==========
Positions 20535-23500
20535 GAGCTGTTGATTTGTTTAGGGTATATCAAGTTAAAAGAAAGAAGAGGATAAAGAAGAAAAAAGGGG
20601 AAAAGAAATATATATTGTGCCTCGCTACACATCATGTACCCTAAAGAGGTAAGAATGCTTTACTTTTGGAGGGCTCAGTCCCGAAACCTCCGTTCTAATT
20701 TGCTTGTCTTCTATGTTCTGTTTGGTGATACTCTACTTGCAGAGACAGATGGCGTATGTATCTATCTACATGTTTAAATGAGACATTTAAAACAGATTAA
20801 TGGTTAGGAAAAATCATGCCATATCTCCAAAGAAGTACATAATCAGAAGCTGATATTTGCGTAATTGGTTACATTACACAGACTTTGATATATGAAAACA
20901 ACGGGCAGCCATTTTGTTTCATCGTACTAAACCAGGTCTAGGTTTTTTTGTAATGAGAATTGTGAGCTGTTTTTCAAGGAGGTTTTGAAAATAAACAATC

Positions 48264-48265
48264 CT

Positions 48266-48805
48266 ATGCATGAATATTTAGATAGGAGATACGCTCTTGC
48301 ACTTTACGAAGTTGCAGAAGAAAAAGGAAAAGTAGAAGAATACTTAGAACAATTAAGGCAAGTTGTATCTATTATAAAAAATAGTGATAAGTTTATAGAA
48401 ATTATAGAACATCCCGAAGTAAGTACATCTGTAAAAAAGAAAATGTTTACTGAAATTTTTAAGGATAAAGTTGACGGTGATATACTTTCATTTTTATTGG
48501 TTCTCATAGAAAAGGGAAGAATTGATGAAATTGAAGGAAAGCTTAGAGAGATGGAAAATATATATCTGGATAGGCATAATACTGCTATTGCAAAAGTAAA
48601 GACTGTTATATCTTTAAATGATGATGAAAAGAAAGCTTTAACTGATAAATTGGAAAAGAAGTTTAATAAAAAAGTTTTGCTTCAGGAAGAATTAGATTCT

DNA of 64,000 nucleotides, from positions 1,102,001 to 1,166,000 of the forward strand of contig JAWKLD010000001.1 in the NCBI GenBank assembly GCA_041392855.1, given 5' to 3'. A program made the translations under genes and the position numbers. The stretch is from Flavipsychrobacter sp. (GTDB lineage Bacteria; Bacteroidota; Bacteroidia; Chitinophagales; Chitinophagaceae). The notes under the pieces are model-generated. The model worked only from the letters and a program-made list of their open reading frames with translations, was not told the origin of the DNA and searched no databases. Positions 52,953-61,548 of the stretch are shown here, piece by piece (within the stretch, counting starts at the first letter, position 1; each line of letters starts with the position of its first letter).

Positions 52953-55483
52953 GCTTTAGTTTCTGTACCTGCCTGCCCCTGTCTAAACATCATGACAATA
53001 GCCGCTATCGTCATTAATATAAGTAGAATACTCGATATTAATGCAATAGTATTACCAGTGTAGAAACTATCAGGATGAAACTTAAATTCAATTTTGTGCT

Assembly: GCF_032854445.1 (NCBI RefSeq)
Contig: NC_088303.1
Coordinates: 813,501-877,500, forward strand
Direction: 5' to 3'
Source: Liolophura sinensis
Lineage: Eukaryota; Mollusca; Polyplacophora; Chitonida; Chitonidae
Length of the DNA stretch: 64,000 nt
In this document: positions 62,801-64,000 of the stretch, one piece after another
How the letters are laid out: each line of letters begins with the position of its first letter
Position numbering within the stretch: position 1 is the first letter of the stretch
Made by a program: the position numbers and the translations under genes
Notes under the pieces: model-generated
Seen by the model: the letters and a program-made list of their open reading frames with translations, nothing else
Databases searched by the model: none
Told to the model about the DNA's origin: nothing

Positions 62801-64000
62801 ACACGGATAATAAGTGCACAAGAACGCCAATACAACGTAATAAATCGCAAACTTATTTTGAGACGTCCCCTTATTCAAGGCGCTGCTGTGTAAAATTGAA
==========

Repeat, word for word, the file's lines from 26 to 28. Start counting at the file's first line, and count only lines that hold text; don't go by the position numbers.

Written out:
In this document: positions 62,801-64,000 of the stretch, one piece after another
How the letters are laid out: each line of letters begins with the position of its first letter
Position numbering within the stretch: position 1 is the first letter of the stretch